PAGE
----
Food combining is an understanding of what foods combine to create better digestion and what foods combine and are indigestible. It is pretty simple to understand in the Western view of nutrition. Yet, for some reason, it has been skipped over in our education of health. There is more to it than what the Western view is but to learn the basics is a good starting point to getting a handle on healthy digestion.
Herbert Shelton wrote the first book on it back in 1951 called, Food Combining Made Easy and really not much has changed since then in the Western view of digestion. You can get a free downloadable verision here :
There are four basic laws to live by in this for a starting place
1. Eat fruit and melon alone. Fruit has the highest water content of any food and travels through the body quickly. It contains sugars that are ready for the body to utilize and provides its own enzymes. The body works hard to pass fruit out of the stomach as quickly as possible. This is why fruit should not be combined with other foods. If you have fruit during or following your meal, the sugar in the fruit will ferment in the stomach, causing bloating and gas. Many people think eating fruit for dessert is a healthy choice, but it actually gets held up in your stomach by other foods and causes fermentation. Allow at least 1-2 hours after eating fruit before eating any other kind of food.
2. Avoid combining starch and animal protein. Animal proteins and starchy foods require different digestive juices in order to be properly broken down and used by the body. The digestion of starches begins in the mouth with the enzyme ptyalin. Proteins are mainly broken down by hydrochloric acid in the stomach and the enzyme pepsin. When protein and starch are eaten together, ptyalin is not produced in the saliva, so the starch is not predigested in the mouth. Thus, it enters the stomach and begins to ferment. In addition, protein needs to be digested in an acidic environment and starch in an alkaline environment. So when proteins and starches are combined, the acid and alkaline juices neutralize each other. Thus, neither the proteins nor the starches are fully digested and the essential nutrients are not utilized by the body.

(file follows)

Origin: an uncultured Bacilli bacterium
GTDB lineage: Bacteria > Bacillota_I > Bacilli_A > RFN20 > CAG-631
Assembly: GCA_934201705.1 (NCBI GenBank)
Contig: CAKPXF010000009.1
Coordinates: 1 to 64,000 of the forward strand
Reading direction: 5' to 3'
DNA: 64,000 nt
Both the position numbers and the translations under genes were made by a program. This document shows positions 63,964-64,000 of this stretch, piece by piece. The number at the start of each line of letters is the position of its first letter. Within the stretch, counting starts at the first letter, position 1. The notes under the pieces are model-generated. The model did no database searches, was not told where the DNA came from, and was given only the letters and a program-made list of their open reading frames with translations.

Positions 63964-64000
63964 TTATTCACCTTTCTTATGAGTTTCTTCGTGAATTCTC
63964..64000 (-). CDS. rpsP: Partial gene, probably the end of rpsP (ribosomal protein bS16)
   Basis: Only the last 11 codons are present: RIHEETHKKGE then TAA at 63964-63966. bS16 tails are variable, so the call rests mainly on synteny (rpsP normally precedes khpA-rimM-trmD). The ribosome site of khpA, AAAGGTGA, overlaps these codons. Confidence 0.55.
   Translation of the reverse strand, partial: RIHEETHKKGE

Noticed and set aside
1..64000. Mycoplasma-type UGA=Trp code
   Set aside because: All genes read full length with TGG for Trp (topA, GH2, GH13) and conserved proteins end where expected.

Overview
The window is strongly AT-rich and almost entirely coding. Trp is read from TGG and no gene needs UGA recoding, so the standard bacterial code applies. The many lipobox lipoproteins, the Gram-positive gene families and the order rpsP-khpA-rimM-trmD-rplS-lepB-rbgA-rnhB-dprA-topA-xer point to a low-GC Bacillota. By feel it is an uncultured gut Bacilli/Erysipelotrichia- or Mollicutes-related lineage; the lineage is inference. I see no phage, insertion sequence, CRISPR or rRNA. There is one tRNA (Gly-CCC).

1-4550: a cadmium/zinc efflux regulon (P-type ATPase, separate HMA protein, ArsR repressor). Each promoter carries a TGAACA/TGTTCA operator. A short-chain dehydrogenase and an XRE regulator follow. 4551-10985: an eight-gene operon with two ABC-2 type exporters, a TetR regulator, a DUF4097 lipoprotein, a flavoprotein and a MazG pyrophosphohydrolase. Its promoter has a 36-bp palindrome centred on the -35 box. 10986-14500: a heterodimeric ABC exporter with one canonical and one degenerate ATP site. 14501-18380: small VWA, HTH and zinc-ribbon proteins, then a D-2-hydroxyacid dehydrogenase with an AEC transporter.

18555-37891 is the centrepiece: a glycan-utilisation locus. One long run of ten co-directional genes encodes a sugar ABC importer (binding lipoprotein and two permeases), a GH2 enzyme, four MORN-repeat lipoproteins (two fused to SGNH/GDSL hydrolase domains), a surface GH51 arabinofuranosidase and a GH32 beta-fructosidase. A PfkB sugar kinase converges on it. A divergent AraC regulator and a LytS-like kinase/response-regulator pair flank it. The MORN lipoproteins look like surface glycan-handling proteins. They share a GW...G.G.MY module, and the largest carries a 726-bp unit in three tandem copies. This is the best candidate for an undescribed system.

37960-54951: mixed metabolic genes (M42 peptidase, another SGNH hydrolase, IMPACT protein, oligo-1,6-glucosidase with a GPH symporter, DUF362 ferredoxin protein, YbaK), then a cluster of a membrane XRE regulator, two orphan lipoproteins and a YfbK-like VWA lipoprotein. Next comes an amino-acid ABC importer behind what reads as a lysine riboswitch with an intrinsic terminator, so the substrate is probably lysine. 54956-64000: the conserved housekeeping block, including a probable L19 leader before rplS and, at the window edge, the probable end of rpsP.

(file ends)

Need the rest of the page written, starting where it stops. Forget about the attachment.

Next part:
3. Eat starches alone or with vegetables. Vegetables are high in water content and easy to digest. They can be digested in either an acid or alkaline environment. Thus they can be combined with starches or with proteins.
4. Eat animal proteins alone or with vegetables. The fiber contained in vegetables helps to move the non-fiber protein foods rapidly through the intestines. Thus, if you eat a meal with animal protein, it’s a good idea to also have lightly steamed vegetables.
Here are a couple charts to make it all easier…..
Now this is not Ayurveda. Ayurveda takes all of this knowledge and kinda flips it on its head. While some of it still holds true, it is coming from a template that is kinda broken or better, the understanding is from a lens that is trying to see things on the small scale instead of the entire picture and in this it loses much of how things really work.
The intake of water with meals is forbidden in food combining as the thought is that it washes out the enzymes to digest. Ayurveda used the liquid in a meal to digest and assimilate the food as 1/3 food, 1/3 water, and 1/3 air is used to create proper digestion of a meal. Very easily we see the flaw in the western food combining’s thoughts on this by seeing that if there is not water in the food the food will not be able to have chemical breakdown. This doesn’t mean to flood your body with water during a meal though. Also Ayurveda uses liquid around a meal for treatment. Western doesn’t see any difference in each individual’s digestion therefore everyone should be doing the same. Drinking before a meal, slows the digestion incredibly. Drinking with a meal helps the proper assimilation and digestion, drinking after a meal is also used as a treatment for balancing one’s digestive imbalance. Each is individual to the person.
The western view lso has no way of seeing qualities and potencies of foods and what it does. Combining opposites in food like putting cardomon and ginger together in a chai is actually, believe it or not, combining opposites which is against the understanding of ayurvedic food combining. One has a hot potency and the other a cold potency. The create dysfunction in the digestion and the simpler you make the digestion process the better it works.
There is also the understanding of the digestive process with tastes in Ayurveda. You eat from heaviest to lightest and sweet to astringent. This follows the digestion thru the system in accordance to the organs and digestion and allows proper digestion to happen. That is very detailed and will be another post though. More needs to be understood before getting into that detail.